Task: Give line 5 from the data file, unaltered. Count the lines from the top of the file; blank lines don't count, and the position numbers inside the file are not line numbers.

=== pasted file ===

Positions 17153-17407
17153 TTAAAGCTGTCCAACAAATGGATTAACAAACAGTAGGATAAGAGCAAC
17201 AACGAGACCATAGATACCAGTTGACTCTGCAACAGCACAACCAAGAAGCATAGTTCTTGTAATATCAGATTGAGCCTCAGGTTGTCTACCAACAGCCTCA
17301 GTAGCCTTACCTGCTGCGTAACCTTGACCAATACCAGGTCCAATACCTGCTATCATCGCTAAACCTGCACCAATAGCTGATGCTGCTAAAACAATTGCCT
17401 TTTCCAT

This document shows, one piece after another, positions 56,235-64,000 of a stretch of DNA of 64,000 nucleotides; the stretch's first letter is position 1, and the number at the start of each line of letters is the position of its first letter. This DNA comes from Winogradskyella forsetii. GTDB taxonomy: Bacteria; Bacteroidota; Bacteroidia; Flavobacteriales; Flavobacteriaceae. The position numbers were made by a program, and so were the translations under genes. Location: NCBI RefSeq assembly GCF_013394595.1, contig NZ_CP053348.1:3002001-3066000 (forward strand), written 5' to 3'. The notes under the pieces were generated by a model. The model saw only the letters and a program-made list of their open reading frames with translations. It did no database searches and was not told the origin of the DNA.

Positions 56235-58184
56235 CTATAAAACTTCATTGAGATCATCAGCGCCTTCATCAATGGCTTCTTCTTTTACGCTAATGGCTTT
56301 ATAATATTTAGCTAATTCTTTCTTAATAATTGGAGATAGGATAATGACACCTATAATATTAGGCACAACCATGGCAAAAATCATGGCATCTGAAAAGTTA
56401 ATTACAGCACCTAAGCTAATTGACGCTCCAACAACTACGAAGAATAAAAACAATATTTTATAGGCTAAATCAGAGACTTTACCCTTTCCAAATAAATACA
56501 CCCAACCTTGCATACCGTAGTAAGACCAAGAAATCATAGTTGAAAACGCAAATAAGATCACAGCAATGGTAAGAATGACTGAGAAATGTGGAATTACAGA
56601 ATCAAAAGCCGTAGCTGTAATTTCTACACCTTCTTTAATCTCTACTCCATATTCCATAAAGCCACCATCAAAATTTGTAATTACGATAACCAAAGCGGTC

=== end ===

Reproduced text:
17401 TTTCCAT